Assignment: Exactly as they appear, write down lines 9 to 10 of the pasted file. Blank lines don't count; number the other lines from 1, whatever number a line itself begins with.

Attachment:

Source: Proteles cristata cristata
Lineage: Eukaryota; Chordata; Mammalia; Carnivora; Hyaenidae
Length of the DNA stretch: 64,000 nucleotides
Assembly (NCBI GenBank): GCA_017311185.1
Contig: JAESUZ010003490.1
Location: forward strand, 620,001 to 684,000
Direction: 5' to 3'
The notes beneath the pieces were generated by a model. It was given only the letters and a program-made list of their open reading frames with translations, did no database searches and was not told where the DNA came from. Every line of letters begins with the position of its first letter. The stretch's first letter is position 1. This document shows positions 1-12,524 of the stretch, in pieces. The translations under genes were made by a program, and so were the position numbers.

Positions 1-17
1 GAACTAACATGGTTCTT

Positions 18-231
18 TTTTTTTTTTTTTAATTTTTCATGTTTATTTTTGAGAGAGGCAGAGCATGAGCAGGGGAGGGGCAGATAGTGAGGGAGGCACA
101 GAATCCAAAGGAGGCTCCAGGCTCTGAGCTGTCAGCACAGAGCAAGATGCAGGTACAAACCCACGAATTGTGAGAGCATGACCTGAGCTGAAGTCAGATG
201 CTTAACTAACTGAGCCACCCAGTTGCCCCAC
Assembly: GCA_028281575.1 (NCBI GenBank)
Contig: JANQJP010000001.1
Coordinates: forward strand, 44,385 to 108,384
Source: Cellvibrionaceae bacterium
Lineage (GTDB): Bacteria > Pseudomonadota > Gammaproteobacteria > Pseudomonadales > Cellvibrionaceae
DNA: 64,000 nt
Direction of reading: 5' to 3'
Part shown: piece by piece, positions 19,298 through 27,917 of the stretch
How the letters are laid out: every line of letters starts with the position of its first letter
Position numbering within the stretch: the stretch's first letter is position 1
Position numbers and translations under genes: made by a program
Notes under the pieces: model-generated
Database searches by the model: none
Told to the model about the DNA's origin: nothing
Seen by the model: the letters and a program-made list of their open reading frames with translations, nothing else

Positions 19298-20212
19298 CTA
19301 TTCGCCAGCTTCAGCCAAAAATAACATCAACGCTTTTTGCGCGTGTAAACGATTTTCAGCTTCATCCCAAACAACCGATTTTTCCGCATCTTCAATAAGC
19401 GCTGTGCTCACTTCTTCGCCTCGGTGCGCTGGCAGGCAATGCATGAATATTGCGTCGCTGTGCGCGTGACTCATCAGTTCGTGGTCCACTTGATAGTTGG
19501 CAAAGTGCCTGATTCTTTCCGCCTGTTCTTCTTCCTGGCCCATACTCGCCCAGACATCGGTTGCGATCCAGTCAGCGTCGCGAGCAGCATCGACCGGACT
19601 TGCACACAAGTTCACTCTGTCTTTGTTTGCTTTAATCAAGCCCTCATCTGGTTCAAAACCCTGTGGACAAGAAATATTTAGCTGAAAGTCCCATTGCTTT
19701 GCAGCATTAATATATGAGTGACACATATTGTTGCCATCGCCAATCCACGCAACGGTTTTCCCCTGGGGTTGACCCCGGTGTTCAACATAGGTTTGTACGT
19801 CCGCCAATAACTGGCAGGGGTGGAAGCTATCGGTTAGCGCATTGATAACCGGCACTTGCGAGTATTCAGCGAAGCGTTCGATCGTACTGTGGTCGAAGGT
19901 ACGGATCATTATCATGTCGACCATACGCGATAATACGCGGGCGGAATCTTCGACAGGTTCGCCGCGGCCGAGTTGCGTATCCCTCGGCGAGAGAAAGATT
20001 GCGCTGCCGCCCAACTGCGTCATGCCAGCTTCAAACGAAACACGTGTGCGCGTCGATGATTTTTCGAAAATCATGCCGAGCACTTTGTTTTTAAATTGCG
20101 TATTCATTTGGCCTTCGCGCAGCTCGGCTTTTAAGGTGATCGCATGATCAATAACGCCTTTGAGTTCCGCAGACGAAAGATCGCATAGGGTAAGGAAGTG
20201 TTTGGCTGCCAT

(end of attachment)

Positions 1-17
1 GAACTAACATGGTTCTT